I've been visiting Taos, New Mexico for a first foray in remote work for the month of May. As the trip winds down, I realized it wouldn't be complete without a visit to the Earthship community of Taos.
From the website Garbage Warrior, a film about the founder, architect Michael Reynolds:
Earthship n. 1. passive solar home made of natural and recycled materials 2. thermal mass construction for temperature stabilization. 3. renewable energy & integrated water systems make the Earthship an off-grid home with little to no utility bills.
Biotecture n. 1. the profession of designing buildings and environments with consideration for their sustainability. 2. A combination of biology and architecture.
Conceived, prototyped, and evolved over time through trial and error by architect Michael Reynolds, the Earthship is built as an off-grid, passive solar, semi-buried building with water catchment, storage and recycling, solar PV production with battery storage, and south-facing greenhouse for year-round crop growing in the high desert of New Mexico. It's ideally made with local materials, and locally sourced tires, glass or plastic bottles, and aluminum cans that would otherwise go to landfill.
In Taos, there is a community of about 20 or so Earthships, a couple of which are for sale. The community also hosts workshops and internships in addition to tours, taking the Earthship concept around the world.
Founder Michael Reynolds found himself in direct conflict with the law for the way he built Earthships, outside of the building code. The state of New Mexico assumed his buildings were a danger to public safety, and revoked his license for a time after clients sued him over their failing buildings. The film Garbage Warrior goes into much greater detail about the controversy surrounding his buildings, and his efforts to bring "Earthship Biotecture" to the rest of the world, including building in tsunami-ravaged communities in Bangladesh.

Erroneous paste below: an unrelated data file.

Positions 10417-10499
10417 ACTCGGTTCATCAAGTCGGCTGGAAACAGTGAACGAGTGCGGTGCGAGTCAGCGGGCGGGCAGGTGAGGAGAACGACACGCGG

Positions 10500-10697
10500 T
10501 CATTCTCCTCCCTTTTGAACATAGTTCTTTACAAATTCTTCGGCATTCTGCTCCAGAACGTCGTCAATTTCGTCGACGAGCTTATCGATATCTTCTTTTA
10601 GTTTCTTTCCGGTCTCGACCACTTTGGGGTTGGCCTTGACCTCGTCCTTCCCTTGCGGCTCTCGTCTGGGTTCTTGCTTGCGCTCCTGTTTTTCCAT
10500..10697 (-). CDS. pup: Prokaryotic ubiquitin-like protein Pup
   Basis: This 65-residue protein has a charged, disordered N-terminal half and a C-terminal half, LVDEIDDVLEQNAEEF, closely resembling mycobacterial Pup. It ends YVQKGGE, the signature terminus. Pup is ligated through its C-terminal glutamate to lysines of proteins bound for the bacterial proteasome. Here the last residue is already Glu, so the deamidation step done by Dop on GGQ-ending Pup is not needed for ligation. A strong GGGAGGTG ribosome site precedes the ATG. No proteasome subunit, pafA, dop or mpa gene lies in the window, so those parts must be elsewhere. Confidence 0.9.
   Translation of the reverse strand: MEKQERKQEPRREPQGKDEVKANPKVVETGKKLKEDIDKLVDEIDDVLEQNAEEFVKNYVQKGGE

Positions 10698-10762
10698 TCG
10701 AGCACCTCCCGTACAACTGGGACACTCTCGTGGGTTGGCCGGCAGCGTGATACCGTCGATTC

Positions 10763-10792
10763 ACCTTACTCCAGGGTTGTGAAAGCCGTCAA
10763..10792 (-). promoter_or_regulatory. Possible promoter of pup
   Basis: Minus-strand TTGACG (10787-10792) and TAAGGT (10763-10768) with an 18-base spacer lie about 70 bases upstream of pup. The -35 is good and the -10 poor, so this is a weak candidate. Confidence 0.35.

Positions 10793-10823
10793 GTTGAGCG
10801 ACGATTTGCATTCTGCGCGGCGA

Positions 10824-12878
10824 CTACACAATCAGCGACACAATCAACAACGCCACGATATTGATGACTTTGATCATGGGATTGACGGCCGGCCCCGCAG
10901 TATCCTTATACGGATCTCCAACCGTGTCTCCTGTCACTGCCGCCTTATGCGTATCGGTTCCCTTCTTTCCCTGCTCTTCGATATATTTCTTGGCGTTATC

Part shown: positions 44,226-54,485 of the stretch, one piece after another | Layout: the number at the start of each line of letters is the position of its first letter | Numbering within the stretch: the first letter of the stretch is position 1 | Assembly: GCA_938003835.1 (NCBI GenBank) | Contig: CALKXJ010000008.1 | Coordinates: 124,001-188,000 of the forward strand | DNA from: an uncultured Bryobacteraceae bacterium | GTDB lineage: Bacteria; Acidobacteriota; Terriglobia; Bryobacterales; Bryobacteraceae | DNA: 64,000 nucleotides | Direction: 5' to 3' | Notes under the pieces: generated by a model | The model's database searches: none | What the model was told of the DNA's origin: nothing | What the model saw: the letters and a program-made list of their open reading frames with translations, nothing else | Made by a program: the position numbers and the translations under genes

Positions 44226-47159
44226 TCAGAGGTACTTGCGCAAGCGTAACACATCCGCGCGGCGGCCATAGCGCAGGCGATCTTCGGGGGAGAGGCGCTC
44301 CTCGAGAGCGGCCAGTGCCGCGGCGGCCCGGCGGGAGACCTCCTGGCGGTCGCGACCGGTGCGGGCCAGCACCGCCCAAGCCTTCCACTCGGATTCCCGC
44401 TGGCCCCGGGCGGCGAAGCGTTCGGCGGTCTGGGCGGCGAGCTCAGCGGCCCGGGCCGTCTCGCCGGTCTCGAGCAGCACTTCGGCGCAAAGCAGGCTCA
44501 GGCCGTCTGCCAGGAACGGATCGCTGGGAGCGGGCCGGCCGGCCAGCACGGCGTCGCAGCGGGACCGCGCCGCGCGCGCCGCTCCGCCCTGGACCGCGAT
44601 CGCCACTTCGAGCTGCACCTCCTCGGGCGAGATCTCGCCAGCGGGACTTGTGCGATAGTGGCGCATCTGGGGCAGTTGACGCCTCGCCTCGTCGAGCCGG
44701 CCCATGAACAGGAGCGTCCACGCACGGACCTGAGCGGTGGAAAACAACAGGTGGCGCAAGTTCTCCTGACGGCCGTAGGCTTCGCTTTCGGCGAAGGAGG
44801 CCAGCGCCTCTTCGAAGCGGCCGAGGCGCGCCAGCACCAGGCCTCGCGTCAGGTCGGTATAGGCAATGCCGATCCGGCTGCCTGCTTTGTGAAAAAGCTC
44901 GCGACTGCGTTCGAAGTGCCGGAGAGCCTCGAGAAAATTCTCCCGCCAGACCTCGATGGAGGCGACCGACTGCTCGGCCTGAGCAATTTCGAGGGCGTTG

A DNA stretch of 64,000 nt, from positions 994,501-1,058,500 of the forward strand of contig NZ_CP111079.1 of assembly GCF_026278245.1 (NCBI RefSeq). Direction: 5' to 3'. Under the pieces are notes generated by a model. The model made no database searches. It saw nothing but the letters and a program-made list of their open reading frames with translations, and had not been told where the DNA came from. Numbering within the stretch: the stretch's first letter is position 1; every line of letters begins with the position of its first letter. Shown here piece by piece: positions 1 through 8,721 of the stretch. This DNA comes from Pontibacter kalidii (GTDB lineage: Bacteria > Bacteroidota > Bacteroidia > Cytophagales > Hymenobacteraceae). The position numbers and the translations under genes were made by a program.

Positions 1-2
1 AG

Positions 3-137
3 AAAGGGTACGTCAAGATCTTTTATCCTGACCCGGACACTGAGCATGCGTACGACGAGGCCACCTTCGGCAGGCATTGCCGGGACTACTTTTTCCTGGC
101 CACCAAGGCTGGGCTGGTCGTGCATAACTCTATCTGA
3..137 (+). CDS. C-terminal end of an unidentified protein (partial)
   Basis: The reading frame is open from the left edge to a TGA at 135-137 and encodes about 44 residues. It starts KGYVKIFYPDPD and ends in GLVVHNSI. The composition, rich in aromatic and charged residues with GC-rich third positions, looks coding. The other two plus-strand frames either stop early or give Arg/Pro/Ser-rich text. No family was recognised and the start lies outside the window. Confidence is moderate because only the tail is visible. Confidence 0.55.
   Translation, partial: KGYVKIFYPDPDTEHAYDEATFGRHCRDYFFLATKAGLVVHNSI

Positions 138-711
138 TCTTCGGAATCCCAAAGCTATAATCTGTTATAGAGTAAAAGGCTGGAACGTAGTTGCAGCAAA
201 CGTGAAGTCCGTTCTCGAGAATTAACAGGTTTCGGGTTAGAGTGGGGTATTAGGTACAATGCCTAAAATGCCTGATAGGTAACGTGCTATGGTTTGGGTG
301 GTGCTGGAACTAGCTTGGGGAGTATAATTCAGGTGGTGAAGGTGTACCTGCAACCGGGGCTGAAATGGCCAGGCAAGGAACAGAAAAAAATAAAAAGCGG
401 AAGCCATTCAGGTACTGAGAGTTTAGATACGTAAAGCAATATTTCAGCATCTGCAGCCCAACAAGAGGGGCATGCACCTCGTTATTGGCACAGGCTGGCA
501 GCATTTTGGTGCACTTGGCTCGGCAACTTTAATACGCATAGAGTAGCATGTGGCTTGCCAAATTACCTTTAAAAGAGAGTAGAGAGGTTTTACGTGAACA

There are some interesting design lessons to take away from Earthship Biotecture. Indeed, materials that would otherwise languish in landfill can become building materials. Rainwater collection and the 4-times used water recycling systems can be implemented in more conventional construction, and are definitely applicable in California and the US West's increasingly drought-parched landscapes. Certainly solar hot water, PV, and whole house batteries are becoming commonplace - at minimum, PV are now a building code requirement in California, where solar access is not an issue.
Michael Reynolds' fight for sustainable building may influence how we build in the future if not the present. Even so, building codes will increasingly include off-grid solutions for on-site water catchment, collection, and filtration. Whether all sustainable building has the particular look of the Earthship is another story. Certainly, Earthship Biotecture takes sustainable building in one particular direction, one that many of us are not inclined to emulate in full, but which we can pull lessons and design features from, and move towards prototyping our own off-grid machines for living.